Hijeneva spoke a prayer in the waning silence.  Someone would announce their intent to follow Imko and she knew it had to be her.  To save the lives of those remaining, to scavenge what could be potentially invaluable to their survival in the days to come and–least important to her–to attract the eyes of a suitable husband.

“I’ll go,” she declared, plan barely formed but knowing her attempt might be what was needed to collect the god’s bones.

Book Art Coming Soon

Some more news to share with everyone today.  I’ll be working with a friend who is off at college and has a project he contacted me about.  This is also my friend who helped me launch the website and blog.  Major thanks are still in order for his help.

The project involves creating art and material for book promotion.  So, we’ll be working together in the coming weeks and hopefully have some things to share and use on the website.  I’ve got lots of ideas and a style I want to pursue that can spread across my writing projects.  Getting art specifically related to the different stories and worlds of the Ravanguard, Evinsaale and Shoals to the Hallowed will be quite the task.

For the book cover, we will be focused on the first novella, “Dim the Veil”.  I’m all about subtlety and minimalism when it comes to book art.  Some of my favorite are below.  This is not to say I’ll be copying these designs but looking for inspiration.  It’s these things I wish I was versed in.  I’m always thinking I should take graphic design classes but I really don’t know if I could add that to my plate and maintain my sanity.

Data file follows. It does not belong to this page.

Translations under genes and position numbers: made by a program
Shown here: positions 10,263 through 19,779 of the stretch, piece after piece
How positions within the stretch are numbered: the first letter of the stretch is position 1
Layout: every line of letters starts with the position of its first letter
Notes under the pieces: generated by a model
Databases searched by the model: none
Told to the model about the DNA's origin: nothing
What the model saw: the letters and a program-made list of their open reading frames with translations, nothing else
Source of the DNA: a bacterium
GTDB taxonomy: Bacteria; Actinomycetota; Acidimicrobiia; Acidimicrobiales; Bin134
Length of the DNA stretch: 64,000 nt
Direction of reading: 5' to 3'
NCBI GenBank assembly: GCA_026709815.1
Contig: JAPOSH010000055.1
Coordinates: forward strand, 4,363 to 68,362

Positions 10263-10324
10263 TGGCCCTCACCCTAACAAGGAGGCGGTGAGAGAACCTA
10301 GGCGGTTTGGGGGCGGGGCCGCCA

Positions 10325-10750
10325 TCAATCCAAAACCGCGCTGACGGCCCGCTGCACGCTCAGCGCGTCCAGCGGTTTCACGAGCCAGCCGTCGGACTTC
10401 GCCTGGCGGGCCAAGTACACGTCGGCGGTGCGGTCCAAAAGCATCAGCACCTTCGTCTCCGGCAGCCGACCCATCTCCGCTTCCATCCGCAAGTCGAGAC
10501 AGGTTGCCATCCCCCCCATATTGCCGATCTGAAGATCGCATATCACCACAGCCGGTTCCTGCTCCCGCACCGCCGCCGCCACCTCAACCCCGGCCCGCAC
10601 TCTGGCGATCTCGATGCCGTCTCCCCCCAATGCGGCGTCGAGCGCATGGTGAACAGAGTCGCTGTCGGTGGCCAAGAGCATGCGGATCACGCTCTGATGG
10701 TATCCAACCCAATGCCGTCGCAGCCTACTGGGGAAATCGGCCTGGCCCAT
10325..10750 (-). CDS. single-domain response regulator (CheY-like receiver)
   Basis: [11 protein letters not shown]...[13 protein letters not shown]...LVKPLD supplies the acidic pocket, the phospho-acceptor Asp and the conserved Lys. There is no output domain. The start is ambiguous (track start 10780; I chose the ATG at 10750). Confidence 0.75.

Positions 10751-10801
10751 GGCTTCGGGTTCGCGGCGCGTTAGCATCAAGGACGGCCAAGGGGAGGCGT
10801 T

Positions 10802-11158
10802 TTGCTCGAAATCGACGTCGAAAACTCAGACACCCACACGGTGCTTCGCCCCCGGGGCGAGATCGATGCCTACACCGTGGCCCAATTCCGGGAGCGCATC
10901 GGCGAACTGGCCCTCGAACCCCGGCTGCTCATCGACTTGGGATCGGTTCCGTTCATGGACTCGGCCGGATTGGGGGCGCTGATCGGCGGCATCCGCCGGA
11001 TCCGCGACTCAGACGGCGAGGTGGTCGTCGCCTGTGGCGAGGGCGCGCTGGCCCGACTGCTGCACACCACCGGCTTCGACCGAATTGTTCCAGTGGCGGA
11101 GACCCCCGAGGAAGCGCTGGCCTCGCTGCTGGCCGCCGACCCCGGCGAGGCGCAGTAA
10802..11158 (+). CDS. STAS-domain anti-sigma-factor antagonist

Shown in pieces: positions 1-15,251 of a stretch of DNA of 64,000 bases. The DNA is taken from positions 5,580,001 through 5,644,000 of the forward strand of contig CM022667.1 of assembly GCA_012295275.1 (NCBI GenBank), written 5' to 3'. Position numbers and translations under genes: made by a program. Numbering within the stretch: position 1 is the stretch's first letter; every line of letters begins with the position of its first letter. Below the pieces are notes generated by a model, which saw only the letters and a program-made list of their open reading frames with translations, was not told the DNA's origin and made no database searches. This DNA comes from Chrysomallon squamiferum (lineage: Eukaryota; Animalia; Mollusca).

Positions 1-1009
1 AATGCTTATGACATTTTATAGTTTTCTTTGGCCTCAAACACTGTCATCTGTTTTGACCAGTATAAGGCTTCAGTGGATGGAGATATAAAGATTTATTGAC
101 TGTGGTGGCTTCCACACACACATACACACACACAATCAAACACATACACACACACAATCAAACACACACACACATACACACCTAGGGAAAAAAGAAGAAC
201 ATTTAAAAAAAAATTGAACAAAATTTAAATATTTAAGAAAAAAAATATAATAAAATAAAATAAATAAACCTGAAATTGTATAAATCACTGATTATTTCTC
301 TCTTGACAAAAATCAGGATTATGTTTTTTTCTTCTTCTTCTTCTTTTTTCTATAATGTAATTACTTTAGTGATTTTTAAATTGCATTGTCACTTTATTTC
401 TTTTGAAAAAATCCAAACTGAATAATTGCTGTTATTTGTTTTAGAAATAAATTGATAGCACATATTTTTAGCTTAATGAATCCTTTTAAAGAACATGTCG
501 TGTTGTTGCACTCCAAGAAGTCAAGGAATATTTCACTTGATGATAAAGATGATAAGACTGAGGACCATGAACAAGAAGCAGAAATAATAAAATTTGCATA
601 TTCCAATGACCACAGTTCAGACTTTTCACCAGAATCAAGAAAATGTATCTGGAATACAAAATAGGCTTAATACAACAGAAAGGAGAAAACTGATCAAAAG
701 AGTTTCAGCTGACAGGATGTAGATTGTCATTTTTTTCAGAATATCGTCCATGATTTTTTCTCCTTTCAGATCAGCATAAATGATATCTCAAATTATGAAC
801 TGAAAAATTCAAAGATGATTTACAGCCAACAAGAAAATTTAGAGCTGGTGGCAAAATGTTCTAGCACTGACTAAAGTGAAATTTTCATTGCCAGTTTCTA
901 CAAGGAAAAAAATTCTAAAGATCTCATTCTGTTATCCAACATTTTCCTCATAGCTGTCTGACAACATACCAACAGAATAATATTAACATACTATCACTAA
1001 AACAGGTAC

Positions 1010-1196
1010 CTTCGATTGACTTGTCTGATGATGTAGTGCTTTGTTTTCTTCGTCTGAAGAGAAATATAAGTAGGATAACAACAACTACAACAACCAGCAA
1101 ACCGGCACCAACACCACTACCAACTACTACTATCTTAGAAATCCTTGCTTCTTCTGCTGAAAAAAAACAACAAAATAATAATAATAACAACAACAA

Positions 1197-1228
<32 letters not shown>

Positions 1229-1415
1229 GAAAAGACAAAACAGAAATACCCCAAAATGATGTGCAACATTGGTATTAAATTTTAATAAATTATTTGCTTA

So be on the lookout for these developments.  I’ll also be looking at making some aesthetic changes to the website/blog.  There are some features I’ve come across on other sites that I like and want to make available on my site.

The first newsletter is still set for an end of April release.  If you haven’t signed up, I implore you to do so.  With this new development and book art project coming, it may increase the content released.  I’ll definitely be exploring a newsletter art design as part of our to do.  Bookmarks?  Would anyone be interested in a bookmark gift or a brochure that serves as a primer for any of the series I’m working on?  These are all ideas worth exploring and being able to give out to those of you who sign up.  So make sure to do so!

Your continued support helps keep me going (I’d still write and release my writings no matter what.  Let’s be honest, hahaha) but I do appreciate all the kind words and whenever I get to talk to someone about my stories.  It’s fun to share and I look forward to growing my readership in the coming years.

Call to Action:  Follow me on Twitter @adamhenderson49, Like my author’s page over at Facebook, find me on Goodreads.  Stay connected!

Flash Fiction: “Binding Slight”

The strolling occupants of the corridors and stairwells separated at the sight of the general–a salmon swimming against the current.  His cape flowed like a whipped flag in the high winds of the Mestansa Sea.  All eyes avoided his, not daring to touch upon the war-battered irises of a Battle Lord.Oran Ki’Tanil barely took notice of the man struggling to stay beside him.  The flow of traffic did not pay him any mind.

“It’s true then?” asked Dhamsho Hivin, a treasurer to the Hold of Breshtk.  “You spoke to the sole survivor.”  Not a question–a realization.

Oran frowned, saying nothing, refusing to until he stood in the Observum atop the capital conservatory.  His mind flooded with each step, forming plans along with responses and questions.  Scenarios of the most dire brood hatched from their shells of fear and worry.  Duty called him to action but he feared what that entailed both for the people of Breshtk and his thousands of soldiers.